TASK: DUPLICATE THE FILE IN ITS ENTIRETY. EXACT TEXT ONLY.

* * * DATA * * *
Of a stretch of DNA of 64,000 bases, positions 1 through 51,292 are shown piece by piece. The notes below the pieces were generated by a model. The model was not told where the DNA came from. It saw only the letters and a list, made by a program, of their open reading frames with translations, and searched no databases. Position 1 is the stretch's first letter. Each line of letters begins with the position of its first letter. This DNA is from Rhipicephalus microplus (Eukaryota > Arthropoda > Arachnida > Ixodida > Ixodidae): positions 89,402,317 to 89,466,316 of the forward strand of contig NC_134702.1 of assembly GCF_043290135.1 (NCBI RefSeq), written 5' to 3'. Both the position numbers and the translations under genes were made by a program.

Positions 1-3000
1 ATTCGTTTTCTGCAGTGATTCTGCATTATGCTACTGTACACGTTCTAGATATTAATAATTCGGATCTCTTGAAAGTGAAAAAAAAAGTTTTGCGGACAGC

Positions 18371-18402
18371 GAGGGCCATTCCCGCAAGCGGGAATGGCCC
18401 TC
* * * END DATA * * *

Of a stretch of DNA of 64,000 bases, positions 1 through 51,292 are shown piece by piece. The notes below the pieces were generated by a model. The model was not told where the DNA came from. It saw only the letters and a list, made by a program, of their open reading frames with translations, and searched no databases. Position 1 is the stretch's first letter. Each line of letters begins with the position of its first letter. This DNA is from Rhipicephalus microplus (Eukaryota > Arthropoda > Arachnida > Ixodida > Ixodidae): positions 89,402,317 to 89,466,316 of the forward strand of contig NC_134702.1 of assembly GCF_043290135.1 (NCBI RefSeq), written 5' to 3'. Both the position numbers and the translations under genes were made by a program.

Positions 1-3000
1 ATTCGTTTTCTGCAGTGATTCTGCATTATGCTACTGTACACGTTCTAGATATTAATAATTCGGATCTCTTGAAAGTGAAAAAAAAAGTTTTGCGGACAGC

Positions 18371-18402
18371 GAGGGCCATTCCCGCAAGCGGGAATGGCCC
18401 TC